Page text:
How can I avoid delays before the stamp duty holiday ends?
Since the introduction of the post-lockdown Stamp Duty holiday, the number of homes being sold has reached record highs. The resulting delays in the conveyancing process mean that, even where a sale has been agreed, there is a risk that many transactions may not complete before the holiday ends on 31 March 2021.
So what, if anything, can buyers and sellers do to maximise their chances of completing before the deadline?
How does the stamp duty holiday work?
According to the Halifax House Price Index, house prices fell for four consecutive months as a result of the initial lockdown. To help stimulate a property market recovery, the Chancellor introduced a Stamp Duty Land Tax (SDLT) rate cut for properties purchased for £500,000 or less.
To qualify for the stamp duty relief, a purchase must complete before 31 March 2021. After March, stamp duty rates are set to return to their previous levels.
Will there be an extension?
The combination of pent-up demand and the rate cut has seen the market rally. There are now an estimated 325,000 transactions in the pipeline.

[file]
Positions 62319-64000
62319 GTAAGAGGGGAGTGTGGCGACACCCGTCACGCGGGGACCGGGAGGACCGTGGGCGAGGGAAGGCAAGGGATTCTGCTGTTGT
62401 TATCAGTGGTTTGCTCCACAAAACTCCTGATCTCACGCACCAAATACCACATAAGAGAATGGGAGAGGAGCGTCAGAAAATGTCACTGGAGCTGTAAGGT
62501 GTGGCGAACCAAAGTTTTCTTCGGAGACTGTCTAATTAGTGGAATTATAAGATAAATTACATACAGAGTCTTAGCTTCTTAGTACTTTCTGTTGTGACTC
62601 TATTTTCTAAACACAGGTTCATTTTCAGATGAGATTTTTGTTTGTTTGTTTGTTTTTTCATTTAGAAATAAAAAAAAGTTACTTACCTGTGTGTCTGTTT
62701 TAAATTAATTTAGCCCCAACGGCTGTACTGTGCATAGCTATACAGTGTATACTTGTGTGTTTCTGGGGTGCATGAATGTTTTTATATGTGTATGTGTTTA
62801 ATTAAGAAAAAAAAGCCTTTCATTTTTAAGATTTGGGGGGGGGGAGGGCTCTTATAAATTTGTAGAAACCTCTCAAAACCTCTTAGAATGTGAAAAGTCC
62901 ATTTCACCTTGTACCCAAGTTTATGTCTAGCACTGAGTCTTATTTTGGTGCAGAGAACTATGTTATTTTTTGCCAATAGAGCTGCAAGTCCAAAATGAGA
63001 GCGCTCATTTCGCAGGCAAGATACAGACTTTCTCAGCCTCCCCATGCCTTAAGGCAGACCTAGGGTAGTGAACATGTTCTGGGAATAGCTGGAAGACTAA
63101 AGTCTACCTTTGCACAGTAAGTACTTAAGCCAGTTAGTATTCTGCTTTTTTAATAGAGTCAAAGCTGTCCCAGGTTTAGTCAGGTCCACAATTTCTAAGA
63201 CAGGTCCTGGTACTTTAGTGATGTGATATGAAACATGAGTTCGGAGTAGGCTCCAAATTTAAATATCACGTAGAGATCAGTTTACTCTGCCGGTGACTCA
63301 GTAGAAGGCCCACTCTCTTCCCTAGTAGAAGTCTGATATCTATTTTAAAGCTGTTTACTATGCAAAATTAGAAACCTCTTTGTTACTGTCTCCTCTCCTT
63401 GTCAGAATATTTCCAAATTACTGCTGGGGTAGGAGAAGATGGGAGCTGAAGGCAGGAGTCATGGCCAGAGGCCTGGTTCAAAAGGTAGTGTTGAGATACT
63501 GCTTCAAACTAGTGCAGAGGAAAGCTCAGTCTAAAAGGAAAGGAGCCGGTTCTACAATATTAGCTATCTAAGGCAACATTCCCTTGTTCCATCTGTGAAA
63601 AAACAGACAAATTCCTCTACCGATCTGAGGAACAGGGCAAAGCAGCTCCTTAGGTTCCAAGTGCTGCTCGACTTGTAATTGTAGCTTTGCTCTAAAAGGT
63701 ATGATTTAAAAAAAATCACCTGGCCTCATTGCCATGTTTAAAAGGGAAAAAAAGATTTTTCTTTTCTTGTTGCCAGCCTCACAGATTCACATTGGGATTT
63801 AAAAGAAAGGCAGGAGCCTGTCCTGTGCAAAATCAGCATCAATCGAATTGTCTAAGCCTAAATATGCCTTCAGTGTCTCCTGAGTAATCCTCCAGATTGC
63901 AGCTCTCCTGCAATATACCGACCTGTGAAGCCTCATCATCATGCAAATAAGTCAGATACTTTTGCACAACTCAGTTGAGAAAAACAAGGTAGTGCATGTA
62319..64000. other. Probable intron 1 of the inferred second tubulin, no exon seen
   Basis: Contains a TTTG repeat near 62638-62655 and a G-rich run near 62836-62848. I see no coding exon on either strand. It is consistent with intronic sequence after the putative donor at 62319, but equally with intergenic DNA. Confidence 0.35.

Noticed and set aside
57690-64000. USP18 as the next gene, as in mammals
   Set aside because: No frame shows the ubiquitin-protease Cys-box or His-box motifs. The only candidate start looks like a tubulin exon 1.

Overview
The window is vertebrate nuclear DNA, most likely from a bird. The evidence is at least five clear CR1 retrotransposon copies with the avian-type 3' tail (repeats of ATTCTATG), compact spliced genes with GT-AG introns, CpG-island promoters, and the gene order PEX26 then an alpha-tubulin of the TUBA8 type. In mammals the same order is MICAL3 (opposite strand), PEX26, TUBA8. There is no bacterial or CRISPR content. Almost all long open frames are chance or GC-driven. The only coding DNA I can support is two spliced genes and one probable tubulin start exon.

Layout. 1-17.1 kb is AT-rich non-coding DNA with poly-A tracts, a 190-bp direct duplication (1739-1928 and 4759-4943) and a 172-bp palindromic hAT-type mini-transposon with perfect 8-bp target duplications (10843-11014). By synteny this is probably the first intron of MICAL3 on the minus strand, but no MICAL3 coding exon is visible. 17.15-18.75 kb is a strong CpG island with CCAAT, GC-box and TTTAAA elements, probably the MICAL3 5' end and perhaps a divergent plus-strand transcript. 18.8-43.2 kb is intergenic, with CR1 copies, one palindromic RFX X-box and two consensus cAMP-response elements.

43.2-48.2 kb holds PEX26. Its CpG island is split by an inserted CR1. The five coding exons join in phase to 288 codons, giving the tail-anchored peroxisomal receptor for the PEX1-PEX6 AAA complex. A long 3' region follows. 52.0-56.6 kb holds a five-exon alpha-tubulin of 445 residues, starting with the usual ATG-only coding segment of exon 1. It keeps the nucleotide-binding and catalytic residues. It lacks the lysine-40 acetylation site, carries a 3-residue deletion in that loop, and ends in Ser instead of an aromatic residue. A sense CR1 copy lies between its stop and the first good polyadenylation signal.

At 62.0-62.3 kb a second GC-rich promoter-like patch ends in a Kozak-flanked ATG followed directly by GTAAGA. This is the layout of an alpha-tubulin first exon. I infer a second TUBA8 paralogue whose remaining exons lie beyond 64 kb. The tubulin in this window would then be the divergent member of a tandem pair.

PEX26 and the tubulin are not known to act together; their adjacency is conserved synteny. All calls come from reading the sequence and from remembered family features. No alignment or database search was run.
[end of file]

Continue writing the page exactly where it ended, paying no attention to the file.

Organisations including NAEA, Propertymark and the Law Society are predicting chaos in the lead up to the deadline. Buyers of qualifying properties that miss the deadline will face a SDLT bill of up to £15,000 - enough to make many transactions no longer viable.
Despite mounting pressure, the Chancellor has remained tight-lipped about the possibility of an extension.
Without an extension, expect a lot of last-minute renegotiation as buyers and sellers try to hold deals together. Inevitably, many deals will collapse.
Backlogs and delays
Once an offer has been accepted, the conveyancing process involves the coordination of buyers, sellers, agents, surveyors, solicitors, lenders and local authorities. The complexity of coordinating these parties significantly increases if a chain of multiple property transactions is involved.
Director of Quittance Legal Services, Chris Salmon, said, “Even a chain-free conveyancing transaction has many moving parts. With the constraints of COVID, the majority of the parties involved are operating at reduced capacity. Delays are inevitable.”